After a hike with Mulai and a restful, albeit stormy, night in Jorhat, we found ourselves entering the mountainous tribal state of Nagaland, just in time for the Ao tribe’s Moatsü Mong spring harvest festival. As we rode into Chuchuyimlang we were greeted by the postmaster, P. Temjen, who instructed us that finding lodging in the village might not be a problem but that “fooding” would indeed be. So, in order to take both issues off our hands Temjen graciously invited us to stay in his home, dine with him and enjoy the festivities of Moatsü as a local. We were more than delighted to accept such a generous offer.
The Aos, one of 17 tribal groups of Nagaland, after finishing laborious spring jobs such as the sewing of seeds, clearing of fields, cleaning of wells, and repairing of houses, celebrate Moatsü Mong the first week of May with tribal performances consisting of dances, songs and chants. We felt incredibly privileged to take part in the festival, being amongst just four foreigners present in observing their traditions.
Notorious for their violent headhunting ways of times long since passed, the Aos are a wonderfully welcoming and happy people with an unparalleled story and culture. Their cuisine is especially unique; the Ao people are voracious meat-eaters who consume just about anything that moves. This includes beef and pork, meat products not consumed by the majority of Indians, but also every type of bird, frog, eel, as well as various larvae and bugs. We partook in the eating of many of the exotic dishes and delicacies which, we have to add, were surprisingly tasty.
We next passed through the Ao tribal stronghold of Mokokchung followed by two days in the capital city of Kohima. There we reunited with Temjen to meet his family as well as visit a few local sights: the Kohima War Cemetery, the impressive State Museum beautifully showcasing the various Naga tribes’ artifacts and cultures, and the small yet wildly fascinating central market where tribal women sell every local delicacy from live larvae and frogs to smoked fish and yes, even dog meat – a special delicacy to the tribal people, and completely unthinkable for us.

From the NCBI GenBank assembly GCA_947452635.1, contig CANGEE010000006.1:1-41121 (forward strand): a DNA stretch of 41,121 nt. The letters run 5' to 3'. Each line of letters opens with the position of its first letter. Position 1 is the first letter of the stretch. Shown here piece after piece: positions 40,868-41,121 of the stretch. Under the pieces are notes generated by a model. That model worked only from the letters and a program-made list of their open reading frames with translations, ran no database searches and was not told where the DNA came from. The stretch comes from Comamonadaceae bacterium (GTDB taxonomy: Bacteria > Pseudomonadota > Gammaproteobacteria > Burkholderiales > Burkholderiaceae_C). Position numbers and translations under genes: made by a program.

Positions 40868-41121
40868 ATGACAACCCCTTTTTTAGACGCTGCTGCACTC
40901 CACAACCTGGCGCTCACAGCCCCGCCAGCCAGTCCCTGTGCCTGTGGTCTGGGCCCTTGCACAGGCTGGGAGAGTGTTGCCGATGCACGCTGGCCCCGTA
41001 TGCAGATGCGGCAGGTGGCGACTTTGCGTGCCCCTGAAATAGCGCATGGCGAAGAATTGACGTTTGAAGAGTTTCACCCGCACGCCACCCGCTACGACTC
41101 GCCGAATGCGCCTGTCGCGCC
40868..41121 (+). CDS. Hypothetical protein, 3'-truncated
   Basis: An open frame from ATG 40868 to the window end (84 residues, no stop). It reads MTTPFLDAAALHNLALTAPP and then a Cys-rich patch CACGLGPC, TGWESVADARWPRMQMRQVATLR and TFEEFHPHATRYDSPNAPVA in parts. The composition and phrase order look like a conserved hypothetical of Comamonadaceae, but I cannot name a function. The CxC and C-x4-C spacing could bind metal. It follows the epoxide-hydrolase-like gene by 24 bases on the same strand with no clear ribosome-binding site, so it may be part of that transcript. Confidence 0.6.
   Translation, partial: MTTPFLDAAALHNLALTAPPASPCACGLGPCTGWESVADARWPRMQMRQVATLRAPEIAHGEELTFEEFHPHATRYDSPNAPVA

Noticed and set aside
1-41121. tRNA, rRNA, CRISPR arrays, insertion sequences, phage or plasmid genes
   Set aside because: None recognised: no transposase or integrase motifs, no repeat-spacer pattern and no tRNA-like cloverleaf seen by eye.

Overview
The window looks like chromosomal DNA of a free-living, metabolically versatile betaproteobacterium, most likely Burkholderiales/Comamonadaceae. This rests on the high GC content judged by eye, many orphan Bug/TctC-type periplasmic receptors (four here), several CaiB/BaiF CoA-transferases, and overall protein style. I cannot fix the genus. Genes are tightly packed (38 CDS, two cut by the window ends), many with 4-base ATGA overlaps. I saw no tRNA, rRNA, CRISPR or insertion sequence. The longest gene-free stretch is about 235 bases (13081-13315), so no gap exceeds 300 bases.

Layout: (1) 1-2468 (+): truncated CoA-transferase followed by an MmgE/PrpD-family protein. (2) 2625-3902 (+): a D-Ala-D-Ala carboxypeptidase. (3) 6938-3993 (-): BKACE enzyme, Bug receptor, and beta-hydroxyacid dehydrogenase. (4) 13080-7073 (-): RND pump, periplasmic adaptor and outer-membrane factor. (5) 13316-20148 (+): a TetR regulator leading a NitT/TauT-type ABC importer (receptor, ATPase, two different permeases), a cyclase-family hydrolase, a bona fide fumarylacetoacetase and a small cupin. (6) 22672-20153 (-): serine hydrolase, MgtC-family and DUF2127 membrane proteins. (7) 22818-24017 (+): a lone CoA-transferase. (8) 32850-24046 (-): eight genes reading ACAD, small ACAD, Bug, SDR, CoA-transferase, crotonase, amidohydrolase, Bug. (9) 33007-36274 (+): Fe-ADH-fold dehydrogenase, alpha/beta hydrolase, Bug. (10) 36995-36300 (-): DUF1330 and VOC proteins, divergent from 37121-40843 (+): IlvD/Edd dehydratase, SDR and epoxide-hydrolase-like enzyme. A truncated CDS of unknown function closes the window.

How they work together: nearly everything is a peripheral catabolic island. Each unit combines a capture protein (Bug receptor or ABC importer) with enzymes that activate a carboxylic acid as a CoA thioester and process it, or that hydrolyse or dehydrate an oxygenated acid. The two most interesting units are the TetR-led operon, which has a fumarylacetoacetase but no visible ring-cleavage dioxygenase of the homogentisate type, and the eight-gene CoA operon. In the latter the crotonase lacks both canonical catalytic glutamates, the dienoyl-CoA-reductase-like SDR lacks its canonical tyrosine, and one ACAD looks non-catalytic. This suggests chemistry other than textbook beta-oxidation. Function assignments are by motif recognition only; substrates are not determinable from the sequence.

WELCOME TO KARBI TOWN
On our way out of Naga Country we stopped in the bustling border town of Dimapur to have a bit of work done on Vajra, including a much needed upgrade to what the local Bullet riders endearingly call a “sofa seat.” At the same shop we fortuitously met a young Enfield rider named Moses, a resident of nearby Diphu and a member of the Karbi tribe. Though the locals seem more apt to identify with their tribe than their country, they still share the “Guest is God” mentality. So, in true Indian style Moses invited us to his hometown to meet his family and even attend his birthday party. Expressing our gratitude for being so welcomed into the homes of locals like Moses is not an easily accomplished task. Having the opportunity to see the insides of each families’ and tribes’ homes and lives has become an integral and very endearing part of our time in India.
ABODE OF CLOUDS AND WATERFALLS
After we’d had our fill we spotted on our map a meandering road alongside the India/Bangladesh border; we just had to take the short detour from our route to explore the road. Though we couldn’t step foot on it’s soil on this trip, we wanted to try to catch a glimpse of the Bangladeshi prairies we knew laid just beyond the tropical forest. We’re so glad we did, as the ride was incredible, laden with waterfalls perfect for an afternoon swim, picturesque villages, locals foraging beetle nuts from the high palms, and yes, views of neighboring Bangladesh. The afternoon was pure perfection and only available to us thanks to our trusty motorcycle, Vajra.